Is Your Artwork a Brand?

September 24, 20150 Comments

If you’re creating and selling some form of art products – photos, drawings, artwork and crafts – one of your most important IP assets is your artist brand.

A well-developed artist brand builds recognition, promotes sales, builds market recognition, cements customer loyalty, and generates licensing revenues. Some of the best known artist brands generate millions of dollars in licensing royalty payments and are household names. These include Thomas Kinkade, Mary Engelbreit, Debbie Mumm, and Paul Brent.

The key to building your art brand is to include it in all of your communications, such as advertising, pamphlets, websites and packaging. The internet and social media are two of the best ways to advertise and promote your art and art-related products. It doesn’t cost much and you can reach prospective clients, customers, and licensees.

Some artists set up a charity organization to both promote their art (and brand) and give back to the community. I consulted an artist who’s charity promoted kids and art, It generated a lot of publicity for his name, and increased his “brand” recognition among his current customers and to a younger market. The more visible your art brand, the more attractive it will be to licensing partners.

Low risk and more revenues are two of the biggest reasons to license your artwork. Licensing to third-party companies minimizes your manufacturing, distribution or selling risks. Your licensee pays you royalties to use your artwork to sell their products. It’s a strategy to expose your brand and art products to more consumers. You can also use licensing to turn an infringer into a partner and avoid or settle an IP litigation.

In most situations, it’s best to license your art on a non-exclusive basis, limited to specific products. That way, you can divide the IP rights and license it into other product categories to maximize your revenue opportunities. And you can continue using and selling your art IP as well.

You can license rights to use your artwork in several ways. These include permission for certain specified uses, markets, territories, or periods of time. Here are two examples:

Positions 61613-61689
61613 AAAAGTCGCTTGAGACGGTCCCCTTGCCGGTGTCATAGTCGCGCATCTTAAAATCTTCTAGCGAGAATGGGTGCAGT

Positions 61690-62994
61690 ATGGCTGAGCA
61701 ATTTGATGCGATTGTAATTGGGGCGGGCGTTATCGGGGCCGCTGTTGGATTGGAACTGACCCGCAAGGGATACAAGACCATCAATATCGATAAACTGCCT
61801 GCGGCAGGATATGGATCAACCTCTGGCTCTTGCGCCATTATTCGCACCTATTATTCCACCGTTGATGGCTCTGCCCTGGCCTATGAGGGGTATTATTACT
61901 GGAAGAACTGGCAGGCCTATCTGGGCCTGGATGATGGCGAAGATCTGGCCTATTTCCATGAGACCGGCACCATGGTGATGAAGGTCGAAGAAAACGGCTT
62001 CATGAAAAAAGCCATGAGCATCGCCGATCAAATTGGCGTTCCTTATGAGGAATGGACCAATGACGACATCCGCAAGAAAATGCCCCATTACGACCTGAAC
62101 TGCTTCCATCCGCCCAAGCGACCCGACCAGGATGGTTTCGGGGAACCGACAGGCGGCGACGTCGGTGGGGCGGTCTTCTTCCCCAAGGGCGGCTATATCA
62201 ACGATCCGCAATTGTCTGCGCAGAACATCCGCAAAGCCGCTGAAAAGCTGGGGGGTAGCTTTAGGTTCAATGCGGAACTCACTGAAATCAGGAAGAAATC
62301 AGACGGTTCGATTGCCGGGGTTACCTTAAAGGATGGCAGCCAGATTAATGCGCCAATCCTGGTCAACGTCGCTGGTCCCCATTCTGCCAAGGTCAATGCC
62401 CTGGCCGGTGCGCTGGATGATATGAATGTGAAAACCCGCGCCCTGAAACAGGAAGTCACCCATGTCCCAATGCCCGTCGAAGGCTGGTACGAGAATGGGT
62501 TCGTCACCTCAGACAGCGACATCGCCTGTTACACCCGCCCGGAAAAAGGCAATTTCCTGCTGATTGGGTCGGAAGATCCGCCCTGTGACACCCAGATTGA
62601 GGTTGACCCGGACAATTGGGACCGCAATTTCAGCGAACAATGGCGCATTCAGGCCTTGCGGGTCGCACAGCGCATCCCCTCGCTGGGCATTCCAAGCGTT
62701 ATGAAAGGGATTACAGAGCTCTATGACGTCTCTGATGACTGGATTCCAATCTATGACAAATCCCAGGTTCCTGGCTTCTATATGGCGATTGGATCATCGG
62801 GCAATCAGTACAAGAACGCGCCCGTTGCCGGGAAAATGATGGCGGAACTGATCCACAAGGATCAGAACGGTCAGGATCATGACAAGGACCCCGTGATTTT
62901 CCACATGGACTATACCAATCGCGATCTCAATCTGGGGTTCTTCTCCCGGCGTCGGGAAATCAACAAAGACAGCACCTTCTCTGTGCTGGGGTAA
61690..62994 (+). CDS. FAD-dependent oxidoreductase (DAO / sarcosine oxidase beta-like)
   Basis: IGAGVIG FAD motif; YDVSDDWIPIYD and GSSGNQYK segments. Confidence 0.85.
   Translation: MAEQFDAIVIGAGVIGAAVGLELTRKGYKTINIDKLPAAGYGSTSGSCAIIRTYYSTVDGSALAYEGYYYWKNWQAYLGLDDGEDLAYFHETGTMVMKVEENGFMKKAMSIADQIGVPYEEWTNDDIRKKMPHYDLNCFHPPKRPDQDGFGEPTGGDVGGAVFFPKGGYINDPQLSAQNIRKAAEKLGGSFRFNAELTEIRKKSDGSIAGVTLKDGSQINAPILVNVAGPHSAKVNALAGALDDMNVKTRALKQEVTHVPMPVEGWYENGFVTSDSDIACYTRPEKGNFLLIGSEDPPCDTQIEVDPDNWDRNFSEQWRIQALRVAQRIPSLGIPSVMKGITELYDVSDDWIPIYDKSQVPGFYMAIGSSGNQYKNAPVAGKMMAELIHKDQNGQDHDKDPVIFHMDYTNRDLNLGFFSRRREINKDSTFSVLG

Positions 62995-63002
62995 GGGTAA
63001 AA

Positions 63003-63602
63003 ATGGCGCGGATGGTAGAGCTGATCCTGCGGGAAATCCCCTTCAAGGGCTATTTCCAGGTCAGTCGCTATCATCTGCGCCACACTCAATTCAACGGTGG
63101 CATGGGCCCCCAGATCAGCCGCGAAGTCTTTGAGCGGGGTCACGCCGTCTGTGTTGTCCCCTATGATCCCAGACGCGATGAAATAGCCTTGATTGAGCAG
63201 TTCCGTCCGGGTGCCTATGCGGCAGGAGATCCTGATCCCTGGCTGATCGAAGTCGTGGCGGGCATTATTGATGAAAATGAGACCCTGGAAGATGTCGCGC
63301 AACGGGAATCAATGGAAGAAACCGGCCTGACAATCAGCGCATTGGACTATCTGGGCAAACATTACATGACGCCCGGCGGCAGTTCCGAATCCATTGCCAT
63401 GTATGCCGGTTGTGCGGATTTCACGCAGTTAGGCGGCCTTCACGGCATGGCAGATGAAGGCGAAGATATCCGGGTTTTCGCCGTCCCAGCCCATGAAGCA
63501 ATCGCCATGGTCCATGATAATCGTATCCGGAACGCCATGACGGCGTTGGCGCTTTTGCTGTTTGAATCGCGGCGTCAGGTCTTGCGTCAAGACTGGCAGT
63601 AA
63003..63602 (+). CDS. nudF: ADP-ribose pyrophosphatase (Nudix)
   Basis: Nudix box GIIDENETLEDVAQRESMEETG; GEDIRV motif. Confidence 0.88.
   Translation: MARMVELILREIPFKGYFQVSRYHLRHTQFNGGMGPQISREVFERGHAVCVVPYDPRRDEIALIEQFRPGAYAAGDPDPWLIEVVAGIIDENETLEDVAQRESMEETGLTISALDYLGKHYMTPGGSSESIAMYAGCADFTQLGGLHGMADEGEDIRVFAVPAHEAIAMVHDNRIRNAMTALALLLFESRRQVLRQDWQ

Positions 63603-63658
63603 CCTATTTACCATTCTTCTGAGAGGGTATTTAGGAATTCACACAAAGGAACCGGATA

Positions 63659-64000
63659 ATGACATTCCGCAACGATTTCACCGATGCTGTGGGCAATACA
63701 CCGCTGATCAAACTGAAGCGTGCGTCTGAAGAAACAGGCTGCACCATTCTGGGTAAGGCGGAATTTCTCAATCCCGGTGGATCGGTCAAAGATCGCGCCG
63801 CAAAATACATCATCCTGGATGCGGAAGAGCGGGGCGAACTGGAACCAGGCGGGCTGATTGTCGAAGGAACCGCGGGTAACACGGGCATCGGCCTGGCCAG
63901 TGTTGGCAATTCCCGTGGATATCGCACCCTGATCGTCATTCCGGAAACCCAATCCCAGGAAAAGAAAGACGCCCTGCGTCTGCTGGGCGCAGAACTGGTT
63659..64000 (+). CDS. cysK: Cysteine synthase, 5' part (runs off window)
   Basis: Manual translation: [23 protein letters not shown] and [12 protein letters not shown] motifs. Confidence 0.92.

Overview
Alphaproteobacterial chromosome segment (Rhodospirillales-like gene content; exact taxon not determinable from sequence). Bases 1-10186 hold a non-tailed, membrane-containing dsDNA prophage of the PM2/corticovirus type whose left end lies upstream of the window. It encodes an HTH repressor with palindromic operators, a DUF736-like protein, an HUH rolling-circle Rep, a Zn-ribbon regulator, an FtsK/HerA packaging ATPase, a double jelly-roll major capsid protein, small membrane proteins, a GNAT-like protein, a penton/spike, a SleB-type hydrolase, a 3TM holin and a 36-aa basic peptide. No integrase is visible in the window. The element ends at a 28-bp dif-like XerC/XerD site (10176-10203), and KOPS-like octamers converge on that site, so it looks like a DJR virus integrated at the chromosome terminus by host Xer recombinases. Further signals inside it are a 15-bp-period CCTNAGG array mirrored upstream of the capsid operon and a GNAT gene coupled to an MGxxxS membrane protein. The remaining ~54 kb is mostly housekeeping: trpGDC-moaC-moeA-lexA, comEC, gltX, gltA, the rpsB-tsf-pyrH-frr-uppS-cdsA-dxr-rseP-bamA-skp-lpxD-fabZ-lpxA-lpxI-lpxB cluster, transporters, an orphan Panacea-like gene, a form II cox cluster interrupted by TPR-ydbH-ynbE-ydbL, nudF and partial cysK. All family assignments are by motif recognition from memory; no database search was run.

• Permission to use photographs in a particular magazine, book or other publication, or to display them in a particular venue.
  • Permission to copy and distribute visual reproductions of your art, such as posters, prints, or post cards.

If you’re not familiar with the licensing process or you don’t want to manage your own licensing program, then you’ll want to consider using a licensing agent. Although an agent adds to the cost of a licensing program, they bring experience, know-how and resources.

Your art brand is one of your most important IP assets. It’s core to your licensing program and is a critical part of your art business. Your success depends on what you have to license, how well your art fits the market, what you do to build your art and your brand.

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About the Author ()

Rand is President / CEO of Licensing Consulting Group, an intellectual property management and licensing company specializing in assisting clients in IP Management, Strategic Consulting, Acquisition of Licensing Rights, and Property Representation. Rand has licensed some of the biggest Hollywood blockbusters, including “Batman” and the “Mighty Morphin Power Rangers”, both of which generated billions of dollars in worldwide merchandise sales. He has lead various international licensing programs as both licensee and licensor, and through consulting projects focused on licensing strategy, brand development, sponsorship sales and property representation.

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